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Neurosarcoidosis: Granulomas in the Nervous System

Published on Jan 04, 2023   -  7 min read


Neurosarcoidosis is a chronic inflammatory condition, a complication of sarcoidosis, that affects the nervous system. Read this article to know more.

What Is Neurosarcoidosis?

Neurosarcoidosis is a complication of long-term chronic sarcoidosis that causes abnormal microscopic cell clusters of inflammatory cells (also called granulomas) in the central (brain and spinal cord) and peripheral nervous system (both or just one system). The granulomas are characteristic of underlying sarcoidosis and can form in a single or multiple organ systems. The formation of multiple granulomas in an organ system can make the system go haywire, leading to the presentation of various pathologic outcomes. The neurological form of sarcoidosis, neurosarcoidosis, usually occurs in the cranial and facial nerves, hypothalamus, and pituitary gland.

Who Is Susceptible to Neurosarcoidosis?

The prevalence of sarcoidosis is higher in the African American population, much higher in New York at one in 100,000 population. Whatsoever may be the global distribution of sarcoidosis, neurological involvement is seen in about five percent of the cases. But in some studies, prevalence within the sarcoids was noted as high as 16 percent; 26 percent in one particular study. At an average of five percent prevalence, neurological deficits are seen in almost half of neurosarcoidosis cases.

A wide range of global prevalence has been reported with 175, 0.04, 64, 27, 97, 200, and 1 in 100,000 population of Puerto Ricans, Spaniards, Swedes, Englishmen, Irishmen, West Indies, and ones dwelling in south Wales and South West-England. Asians are barely touched by the prevalence, with just a few Japanese cases reported across Asia.

The racial predilection is quite distinct, with the ratio of affected blacks to whites in the United States ranging between 10:1 to 17:1. The condition is predominant in Whites in Europe. The most untouched populations belong to China, Southeast Asia, Inuits, Canadian aboriginals, and New Zealand Maoris. The sex ratio ranged between 55:45 to 63:37, mostly occurring between the ages of 25 to 50 years. Children are rarely affected, usually between the ages of 9 to 15, with almost a cent percent probability of ocular involvement.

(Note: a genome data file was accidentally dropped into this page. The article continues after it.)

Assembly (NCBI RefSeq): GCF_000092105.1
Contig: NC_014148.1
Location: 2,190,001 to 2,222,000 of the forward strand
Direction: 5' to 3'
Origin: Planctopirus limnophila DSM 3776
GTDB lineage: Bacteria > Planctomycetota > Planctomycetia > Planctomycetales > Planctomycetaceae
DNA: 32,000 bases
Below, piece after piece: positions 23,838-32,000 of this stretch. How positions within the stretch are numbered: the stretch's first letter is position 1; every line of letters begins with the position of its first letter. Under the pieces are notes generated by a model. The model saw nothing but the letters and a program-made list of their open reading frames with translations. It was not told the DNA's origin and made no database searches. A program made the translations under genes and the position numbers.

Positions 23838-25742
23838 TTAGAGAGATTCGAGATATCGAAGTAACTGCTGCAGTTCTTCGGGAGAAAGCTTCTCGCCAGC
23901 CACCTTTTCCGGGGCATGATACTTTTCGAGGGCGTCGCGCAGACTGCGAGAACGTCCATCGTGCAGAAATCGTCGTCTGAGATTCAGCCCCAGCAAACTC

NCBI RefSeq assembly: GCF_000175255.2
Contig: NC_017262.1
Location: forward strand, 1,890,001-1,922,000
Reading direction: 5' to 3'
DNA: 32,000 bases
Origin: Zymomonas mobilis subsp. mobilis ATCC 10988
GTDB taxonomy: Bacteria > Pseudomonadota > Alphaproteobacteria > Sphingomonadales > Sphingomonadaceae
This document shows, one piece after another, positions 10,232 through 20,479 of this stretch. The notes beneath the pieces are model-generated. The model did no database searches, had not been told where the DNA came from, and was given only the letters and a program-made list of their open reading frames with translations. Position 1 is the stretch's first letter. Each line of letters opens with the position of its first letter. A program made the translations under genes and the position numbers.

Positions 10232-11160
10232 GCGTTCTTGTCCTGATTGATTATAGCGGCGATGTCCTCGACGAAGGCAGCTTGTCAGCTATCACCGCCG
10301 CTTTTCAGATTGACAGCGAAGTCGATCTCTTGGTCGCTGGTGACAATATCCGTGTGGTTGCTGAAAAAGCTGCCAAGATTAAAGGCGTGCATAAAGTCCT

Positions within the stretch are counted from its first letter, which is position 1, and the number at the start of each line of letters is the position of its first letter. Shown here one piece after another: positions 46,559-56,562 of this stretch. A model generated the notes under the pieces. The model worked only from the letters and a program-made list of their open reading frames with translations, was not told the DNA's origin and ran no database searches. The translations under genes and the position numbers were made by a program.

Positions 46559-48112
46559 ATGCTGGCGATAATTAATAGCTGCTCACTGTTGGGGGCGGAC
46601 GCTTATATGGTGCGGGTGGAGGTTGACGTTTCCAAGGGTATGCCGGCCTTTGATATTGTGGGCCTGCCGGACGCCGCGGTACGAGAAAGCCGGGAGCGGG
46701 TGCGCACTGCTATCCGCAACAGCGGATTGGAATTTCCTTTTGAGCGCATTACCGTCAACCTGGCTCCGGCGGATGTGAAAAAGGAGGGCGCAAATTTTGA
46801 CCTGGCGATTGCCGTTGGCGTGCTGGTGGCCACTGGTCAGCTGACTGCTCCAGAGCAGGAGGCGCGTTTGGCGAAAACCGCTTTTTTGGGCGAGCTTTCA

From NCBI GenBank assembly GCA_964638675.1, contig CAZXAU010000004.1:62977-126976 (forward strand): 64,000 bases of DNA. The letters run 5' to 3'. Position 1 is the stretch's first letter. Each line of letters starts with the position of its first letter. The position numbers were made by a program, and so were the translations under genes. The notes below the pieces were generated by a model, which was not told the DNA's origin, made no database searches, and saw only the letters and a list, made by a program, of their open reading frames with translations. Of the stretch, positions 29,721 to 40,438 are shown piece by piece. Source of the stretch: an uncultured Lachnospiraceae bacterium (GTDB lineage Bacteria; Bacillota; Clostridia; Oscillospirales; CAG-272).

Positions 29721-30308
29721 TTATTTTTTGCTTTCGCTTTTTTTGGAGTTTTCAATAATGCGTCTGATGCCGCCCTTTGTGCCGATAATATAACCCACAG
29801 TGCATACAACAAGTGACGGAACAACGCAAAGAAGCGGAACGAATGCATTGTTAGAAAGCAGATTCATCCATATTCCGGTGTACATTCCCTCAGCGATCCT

What Are the Causes of Neurosarcoidosis?

The exact cause of sarcoidosis, and subsequently neurosarcoidosis, is still unknown. It is hypothesized that sarcoidosis occurs from an exaggerated cellular immune response to foreign or self-antigens, which means it can also be an autoimmune response. T-helper lymphocytes are responsible for the exaggerated response.

The T-helper cells undergo differentiation to form Th-1 cells with the help of interleukin-4 (IL4) and CD28. The Th-1 cells further induce interleukin-2 (IL2) and interferon-gamma (INF-gamma) over the macrophages, which induces a cascade of chemotactic factors that promotes the formation of granulomas. INF-gamma increases major histocompatibility class (MHC)-II receptors on macrophages. These activated macrophages carry immunoglobulin G (IgG) receptors that induce their phagocytosis functionality. The following tissue destruction and granuloma formation occur secondarily.

The immune response is thought to have been induced by:

  • The persistent presence of foreign or self-antigen.

  • Inadequate response to negative feedback of immunity.

  • Genetic predisposition to exaggerated immune response.

Additionally, sarcoidosis patients with antibodies against several infections and IgM anti-T-cell-antibodies may also contribute to disease pathogenesis. However, there is no concrete evidence in favor of this.

Neuropathies have been hypothesized to occur through two mechanisms:

  • Neural tissues may get directly involved causing myositis and neuropathies.

  • Granulomas invade the perineurium and epineurium, causing localized symptoms and axonal damage.

What Are the Clinical Features of Neurosarcoidosis?

General sarcoid symptoms are primary manifestations, followed by secondary neurological manifestations (neurosarcoidosis).

Sarcoid Symptoms:

Neurological Symptoms:

Neurological symptoms can be categorized based on the affected anatomy.

Involvement of the pituitary gland can present as:

  • Fluctuation of the menstrual cycle.

  • Intense fatigue.